Clemson Honors Joseph P. Riley Jr.
Feb 15, 2018 09:28AM ● Published by Kathleen Maris
Photo: (L-R) John Wareham, assistant director of Rutland Institute for Ethics; Robert Rutland, founding benefactor; The Honorable Joseph P. Riley, Jr.; Scott Dishman, 2015 recipient of the Ethics in Action Award; and Robert H. Jones, Clemson University provost.
Clemson University’s Rutland Institute of Ethics honored former Charleston Mayor Joseph P. Riley Jr. with the 2018 Ethics in Action Award Feb. 10.
Speakers included Kelly Durham, Rutland Institute of Ethics advisory board chair; John Griffin, Clemson University’s associate provost and dean of Undergraduate Studies; Brian Hicks, co-author of The Mayor: Joe Riley and the Rise of Charleston and Post and Courier metro columnist; Capers Barr, Riley’s close friend; and Robert Jones, Clemson’s executive vice president for Academic Affairs and provost.
“I most humbly and gratefully accept the award, and Robert Rutland, I thank you for creating it,” Riley said. “In leadership, it’s got to be bumpy and it’s got to be controversial because you are working to lead. The status quo isn’t controversial. New and creative — sometimes aggressive — is controversial as it is change. You just don’t quit, you never relent. I feel that is the ultimate responsibility when you are in public life and in a leadership position, that your work and actions are to make it as good as it possibly can be."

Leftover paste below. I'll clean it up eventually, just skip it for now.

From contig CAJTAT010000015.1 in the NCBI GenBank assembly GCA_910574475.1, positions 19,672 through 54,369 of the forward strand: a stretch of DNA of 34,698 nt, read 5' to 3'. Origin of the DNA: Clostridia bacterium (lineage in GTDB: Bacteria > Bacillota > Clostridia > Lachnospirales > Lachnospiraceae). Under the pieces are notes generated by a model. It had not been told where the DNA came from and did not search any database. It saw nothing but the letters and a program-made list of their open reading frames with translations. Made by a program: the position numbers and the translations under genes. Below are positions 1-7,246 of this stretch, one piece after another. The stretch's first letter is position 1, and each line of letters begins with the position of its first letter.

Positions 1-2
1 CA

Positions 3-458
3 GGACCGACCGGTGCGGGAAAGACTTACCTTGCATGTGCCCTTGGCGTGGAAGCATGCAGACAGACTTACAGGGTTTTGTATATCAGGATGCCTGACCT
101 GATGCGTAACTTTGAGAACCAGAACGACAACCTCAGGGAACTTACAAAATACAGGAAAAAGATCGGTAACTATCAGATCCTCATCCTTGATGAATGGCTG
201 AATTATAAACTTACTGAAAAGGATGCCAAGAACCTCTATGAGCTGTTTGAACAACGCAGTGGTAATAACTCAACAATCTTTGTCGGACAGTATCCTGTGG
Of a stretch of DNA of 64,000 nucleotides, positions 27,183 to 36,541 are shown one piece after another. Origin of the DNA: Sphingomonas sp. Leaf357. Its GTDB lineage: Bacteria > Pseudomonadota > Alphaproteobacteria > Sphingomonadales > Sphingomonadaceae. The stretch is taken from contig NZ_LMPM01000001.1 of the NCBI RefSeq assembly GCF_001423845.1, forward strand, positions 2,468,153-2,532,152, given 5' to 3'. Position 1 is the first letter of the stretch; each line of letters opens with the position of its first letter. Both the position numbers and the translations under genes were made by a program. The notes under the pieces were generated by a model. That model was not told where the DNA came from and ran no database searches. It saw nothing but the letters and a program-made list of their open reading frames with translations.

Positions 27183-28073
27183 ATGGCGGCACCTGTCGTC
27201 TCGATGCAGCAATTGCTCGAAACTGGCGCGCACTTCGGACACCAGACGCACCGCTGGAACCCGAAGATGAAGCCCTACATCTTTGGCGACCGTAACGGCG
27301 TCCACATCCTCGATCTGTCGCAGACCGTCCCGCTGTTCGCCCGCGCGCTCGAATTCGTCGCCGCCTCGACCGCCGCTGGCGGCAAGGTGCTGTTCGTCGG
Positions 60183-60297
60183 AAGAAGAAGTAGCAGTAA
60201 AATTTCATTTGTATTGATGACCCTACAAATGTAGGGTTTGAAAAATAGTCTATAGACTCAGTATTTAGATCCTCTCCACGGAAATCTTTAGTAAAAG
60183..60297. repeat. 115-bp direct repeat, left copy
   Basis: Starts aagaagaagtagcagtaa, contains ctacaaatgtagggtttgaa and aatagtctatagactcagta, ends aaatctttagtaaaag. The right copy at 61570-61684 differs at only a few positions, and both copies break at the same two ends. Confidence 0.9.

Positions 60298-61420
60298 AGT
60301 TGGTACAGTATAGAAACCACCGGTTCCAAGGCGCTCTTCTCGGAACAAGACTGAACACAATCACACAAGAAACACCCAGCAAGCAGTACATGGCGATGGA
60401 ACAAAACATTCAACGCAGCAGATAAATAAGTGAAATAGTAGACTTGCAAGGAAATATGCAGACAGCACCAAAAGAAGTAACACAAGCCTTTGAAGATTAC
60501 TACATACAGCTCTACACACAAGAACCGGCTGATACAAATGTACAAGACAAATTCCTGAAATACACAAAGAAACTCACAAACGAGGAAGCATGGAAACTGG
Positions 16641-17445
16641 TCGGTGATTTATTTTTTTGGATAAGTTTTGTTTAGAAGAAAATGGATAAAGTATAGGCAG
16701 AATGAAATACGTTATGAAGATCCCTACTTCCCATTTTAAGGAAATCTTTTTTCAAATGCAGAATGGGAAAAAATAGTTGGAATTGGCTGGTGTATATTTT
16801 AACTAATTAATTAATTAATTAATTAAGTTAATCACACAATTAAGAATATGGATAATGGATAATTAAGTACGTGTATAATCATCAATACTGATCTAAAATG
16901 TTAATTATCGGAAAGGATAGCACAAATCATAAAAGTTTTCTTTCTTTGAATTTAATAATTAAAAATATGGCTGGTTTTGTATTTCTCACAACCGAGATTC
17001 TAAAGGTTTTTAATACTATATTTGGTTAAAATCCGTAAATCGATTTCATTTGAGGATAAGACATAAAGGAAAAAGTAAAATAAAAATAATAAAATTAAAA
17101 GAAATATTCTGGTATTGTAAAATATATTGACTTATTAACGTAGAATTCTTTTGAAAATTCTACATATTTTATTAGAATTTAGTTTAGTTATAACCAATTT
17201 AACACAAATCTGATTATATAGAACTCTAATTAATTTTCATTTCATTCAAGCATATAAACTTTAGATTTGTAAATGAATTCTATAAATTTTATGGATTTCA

Riley and John Wareham, assistant director of
the Rutland Institute for Ethics, have been discussing ways that Clemson
University could help sustain Riley's legacy of civic leadership and to assist
in its expansion throughout the state.
The James F. Barker Ethics in Action Award is
named for Clemson University’s 14th president and is bestowed upon
an individual whose actions exemplify integrity. Riley is
considered one of the most visionary and highly-effective governmental leaders
in America. He served 10 consecutive terms as mayor of Charleston from 1975 to
2016 and led a city government with an impressive
record of innovation in public safety, housing, arts and culture, children’s
issues, and economic revitalization and development.
“By the force of his character and his intellect, Joe Riley formed and forged the city of Charleston into a work of civic art, a grand mosaic of tangible and intangible parts,” said Barr. “Joe is known for the manner and force of his character and personality, his never-endingly warm and positive attitude, his calm and confident leadership in times of crisis, his inclusive style of governance, his dedication to the people he served his commitment to racial equality — Joe Riley set the moral tone of the community.”
“I followed the mayor around regularly and got to see first-hand how many lives he has touched — whether we were at a restaurant here in town or at an airport out of state, there was always somebody coming up to him — some memory, some story, some way he had touched their lives,” said Hicks. “His legacy is what he did for the people of Charleston. He managed to do the right thing every day. He opened this city up and made it inclusive.”